Sean “Diddy” Combs accused his business partner Diageo of “illegal retaliation” on Wednesday, heightening the legal battle between the mogul musician and the spirits conglomerate.
Diageo, which had distributed the rapper’s Ciroc vodka and DeLeon tequila brands, moved to cut ties with Combs last month after he filed a suit accusing the company of racism in the promotion and distribution of his liquor labels.
“The message is clear — if you dare to shed light on Diageo’s conduct, you will be punished,” Combs’ lawyers said in documents filed in New York State Supreme Court on Wednesday and obtained by The Post.
Diageo, the world’s largest spirits company, has asked the court to toss the lawsuit.
However, the filing called Diageo’s motion to dismiss the case “smoke and mirrors,” and asked the court to ignore the request.
“While Diageo has self-servingly misrepresented the goals of Combs’s lawsuit in the press, its attempt to retaliate against Combs for asserting his legal rights will not work in court,” Combs’ lawyer John Hueston said.
A Diageo spokesperson told The Post: “This is a business dispute and should not be recast as anything other than that.”
The company insisted it had the contractual right “to terminate the marketing services agreement in place for Ciroc and begin the wind down of the DeLeón joint venture.”
“Our actions are consistent with our desire to protect the significant investment we have made in both brands and their future growth. Mr. Combs’ longstanding bad faith actions, false accusations and breaches of contract overwhelmingly support Diageo’s justified decision to sever ties,” the spokesperson said.
The legal feud began in May when Combs alleged Diageo “sabotaged” his DeLeón brand with shoddy packaging that “made the product look cheap,” according to the complaint.
Combs, 53, claimed that Diageo “did not support [DeLeón and Ciroc] as promised, repeatedly failing to provide sufficient support for production, distribution and sales,” according to court documents.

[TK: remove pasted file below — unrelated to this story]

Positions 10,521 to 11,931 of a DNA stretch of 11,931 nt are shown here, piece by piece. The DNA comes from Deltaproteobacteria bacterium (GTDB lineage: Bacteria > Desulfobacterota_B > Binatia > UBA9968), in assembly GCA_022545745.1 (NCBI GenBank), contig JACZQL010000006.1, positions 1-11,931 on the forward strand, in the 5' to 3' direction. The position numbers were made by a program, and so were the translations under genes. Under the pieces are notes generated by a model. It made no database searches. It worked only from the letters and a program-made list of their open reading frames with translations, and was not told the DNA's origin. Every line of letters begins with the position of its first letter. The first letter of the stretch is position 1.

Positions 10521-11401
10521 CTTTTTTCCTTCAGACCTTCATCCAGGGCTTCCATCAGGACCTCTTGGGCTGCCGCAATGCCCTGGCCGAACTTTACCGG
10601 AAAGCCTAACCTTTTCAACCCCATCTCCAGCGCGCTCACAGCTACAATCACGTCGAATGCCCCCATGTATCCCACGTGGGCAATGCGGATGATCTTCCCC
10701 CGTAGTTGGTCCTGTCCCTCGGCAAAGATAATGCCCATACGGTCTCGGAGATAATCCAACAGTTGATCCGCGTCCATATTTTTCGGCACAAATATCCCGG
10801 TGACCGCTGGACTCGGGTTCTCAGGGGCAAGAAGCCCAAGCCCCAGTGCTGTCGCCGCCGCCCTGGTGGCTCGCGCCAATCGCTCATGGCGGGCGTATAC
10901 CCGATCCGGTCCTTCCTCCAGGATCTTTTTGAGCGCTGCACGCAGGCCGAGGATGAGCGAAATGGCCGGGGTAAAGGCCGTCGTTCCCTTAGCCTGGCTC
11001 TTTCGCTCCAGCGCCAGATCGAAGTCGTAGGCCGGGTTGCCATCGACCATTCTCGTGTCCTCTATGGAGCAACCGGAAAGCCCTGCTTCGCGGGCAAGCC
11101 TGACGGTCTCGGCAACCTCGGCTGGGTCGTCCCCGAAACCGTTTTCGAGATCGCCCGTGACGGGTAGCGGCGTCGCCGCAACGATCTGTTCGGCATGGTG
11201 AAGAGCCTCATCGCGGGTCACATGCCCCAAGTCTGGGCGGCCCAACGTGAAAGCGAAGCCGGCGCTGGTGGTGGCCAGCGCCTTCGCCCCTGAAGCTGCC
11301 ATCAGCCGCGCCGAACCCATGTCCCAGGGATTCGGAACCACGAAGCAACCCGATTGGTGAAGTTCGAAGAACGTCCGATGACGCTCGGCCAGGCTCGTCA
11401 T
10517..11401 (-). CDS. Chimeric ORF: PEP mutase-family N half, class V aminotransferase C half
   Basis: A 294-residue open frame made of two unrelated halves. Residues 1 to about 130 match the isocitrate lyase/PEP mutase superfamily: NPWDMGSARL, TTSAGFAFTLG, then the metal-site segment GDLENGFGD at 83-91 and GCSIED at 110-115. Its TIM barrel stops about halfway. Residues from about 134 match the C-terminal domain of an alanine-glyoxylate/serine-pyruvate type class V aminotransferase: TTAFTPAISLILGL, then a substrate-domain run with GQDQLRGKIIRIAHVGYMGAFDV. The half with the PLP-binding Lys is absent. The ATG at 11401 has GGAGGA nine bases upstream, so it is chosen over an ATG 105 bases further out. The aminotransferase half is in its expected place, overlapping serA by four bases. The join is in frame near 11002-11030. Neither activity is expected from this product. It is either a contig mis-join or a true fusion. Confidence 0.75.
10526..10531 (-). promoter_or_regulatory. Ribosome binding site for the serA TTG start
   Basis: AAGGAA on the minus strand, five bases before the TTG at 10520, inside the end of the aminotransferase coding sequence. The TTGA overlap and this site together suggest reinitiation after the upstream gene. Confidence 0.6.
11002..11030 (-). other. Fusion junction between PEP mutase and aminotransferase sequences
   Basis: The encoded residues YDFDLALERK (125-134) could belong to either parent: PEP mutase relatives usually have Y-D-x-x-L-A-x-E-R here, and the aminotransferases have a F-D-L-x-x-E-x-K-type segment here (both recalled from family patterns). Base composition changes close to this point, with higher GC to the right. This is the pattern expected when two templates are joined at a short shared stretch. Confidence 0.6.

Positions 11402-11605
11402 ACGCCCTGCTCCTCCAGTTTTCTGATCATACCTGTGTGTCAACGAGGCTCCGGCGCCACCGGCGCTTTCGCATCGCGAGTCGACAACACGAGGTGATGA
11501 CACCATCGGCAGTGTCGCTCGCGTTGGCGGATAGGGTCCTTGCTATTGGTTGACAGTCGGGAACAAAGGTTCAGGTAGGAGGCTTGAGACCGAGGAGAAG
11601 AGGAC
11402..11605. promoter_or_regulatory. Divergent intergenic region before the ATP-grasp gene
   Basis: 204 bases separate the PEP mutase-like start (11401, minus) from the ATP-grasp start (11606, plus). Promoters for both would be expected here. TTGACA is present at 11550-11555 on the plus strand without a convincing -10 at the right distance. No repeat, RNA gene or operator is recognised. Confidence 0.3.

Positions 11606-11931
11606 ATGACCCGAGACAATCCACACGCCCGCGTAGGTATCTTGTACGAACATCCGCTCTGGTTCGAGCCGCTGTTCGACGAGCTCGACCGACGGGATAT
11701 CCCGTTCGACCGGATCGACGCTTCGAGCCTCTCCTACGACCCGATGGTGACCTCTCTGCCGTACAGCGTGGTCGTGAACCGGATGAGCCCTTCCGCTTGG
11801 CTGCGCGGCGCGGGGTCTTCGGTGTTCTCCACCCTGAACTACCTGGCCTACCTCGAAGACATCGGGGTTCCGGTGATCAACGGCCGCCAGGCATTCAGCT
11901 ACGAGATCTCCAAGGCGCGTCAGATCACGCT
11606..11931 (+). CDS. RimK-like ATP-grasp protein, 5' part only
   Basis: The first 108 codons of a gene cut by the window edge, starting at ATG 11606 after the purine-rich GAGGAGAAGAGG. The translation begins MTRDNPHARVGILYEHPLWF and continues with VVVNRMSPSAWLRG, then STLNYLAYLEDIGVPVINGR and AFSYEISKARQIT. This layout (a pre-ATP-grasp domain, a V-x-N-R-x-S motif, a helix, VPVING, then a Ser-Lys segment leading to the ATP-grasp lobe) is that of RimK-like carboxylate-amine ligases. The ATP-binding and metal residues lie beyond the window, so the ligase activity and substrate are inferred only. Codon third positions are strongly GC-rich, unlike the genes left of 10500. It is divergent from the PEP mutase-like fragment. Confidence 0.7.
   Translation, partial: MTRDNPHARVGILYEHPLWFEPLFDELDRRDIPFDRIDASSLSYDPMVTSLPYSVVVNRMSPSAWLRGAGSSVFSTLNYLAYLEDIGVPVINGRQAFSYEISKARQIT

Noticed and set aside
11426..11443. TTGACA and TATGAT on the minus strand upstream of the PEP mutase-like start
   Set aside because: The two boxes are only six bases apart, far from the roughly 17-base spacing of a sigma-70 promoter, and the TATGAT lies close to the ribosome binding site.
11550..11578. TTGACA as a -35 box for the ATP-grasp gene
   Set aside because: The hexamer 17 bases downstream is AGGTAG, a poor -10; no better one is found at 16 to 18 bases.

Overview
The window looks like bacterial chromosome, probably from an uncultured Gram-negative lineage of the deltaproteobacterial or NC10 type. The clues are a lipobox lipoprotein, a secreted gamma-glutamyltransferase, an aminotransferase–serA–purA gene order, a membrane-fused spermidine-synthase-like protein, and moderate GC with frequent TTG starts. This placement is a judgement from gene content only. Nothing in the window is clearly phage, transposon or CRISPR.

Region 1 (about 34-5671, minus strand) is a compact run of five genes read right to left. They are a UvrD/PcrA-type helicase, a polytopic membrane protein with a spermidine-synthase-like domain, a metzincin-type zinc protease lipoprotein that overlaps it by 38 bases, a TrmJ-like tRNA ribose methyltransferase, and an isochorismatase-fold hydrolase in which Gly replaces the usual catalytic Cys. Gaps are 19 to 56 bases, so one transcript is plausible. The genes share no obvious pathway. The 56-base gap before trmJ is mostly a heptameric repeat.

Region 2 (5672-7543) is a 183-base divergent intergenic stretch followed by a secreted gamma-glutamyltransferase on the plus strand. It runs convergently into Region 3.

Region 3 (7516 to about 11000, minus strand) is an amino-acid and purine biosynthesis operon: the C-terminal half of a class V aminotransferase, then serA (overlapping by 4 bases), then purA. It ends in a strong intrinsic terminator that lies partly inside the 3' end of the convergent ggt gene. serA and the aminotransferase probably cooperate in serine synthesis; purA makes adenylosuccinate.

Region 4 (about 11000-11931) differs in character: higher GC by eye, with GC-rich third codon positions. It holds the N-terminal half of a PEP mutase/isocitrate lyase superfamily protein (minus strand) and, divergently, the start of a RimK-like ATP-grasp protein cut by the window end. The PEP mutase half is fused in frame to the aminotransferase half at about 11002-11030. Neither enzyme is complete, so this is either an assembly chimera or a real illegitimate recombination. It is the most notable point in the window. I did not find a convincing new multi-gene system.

The filing alleged Diageo’s classification system labeled Ciroc and DeLeón as “urban,” “African American” and “black” brands based on a “misguided belief that a black entrepreneur could only appeal to others who shared his skin color.”
Meanwhile, Diageo “invested more than $1 billion to acquire and grow” George Clooney’s Casamigos tequila brand, the complaint pointed out.
It also noted that the company marketed Casamigos “to consumers of all races, leading to billions in sales” despite “only having white founders.”
Though the court documents didn’t point out how much money Diageo poured into Ciroc and DeLeón, it claims that Combs was pivotal in helping “struggling Ciroc” go “from a meager 75,000 cases in annual sales to millions in just a few years.”
In Diageo’s motion to dismiss Combs’ complaint, however, the company stated it poured “over $100 million” into the DeLeón venture and alleged Combs only made a “$1,000 initial capital contribution.”.
Combs’ attorney refuted the claim, saying “Combs has satisfied all his obligations under his DeLeón joint venture agreement, including funding.”
Hueston said Combs’ agreement with Diageo called on the company to fund the joint venture and “be primarily responsible for ensuring sufficient production and distribution.”
In turn, Combs “would use his global popularity and reach to market DeLeón to consumers, distributors, and retailers, an immense and significant value to the DeLeón brand.”
Combs’ relationship with Diageo dates to 2007, when the London-based company — which owns more than 200 brands, including Guinness beer and Tanqueray gin — approached Combs about Ciroc.
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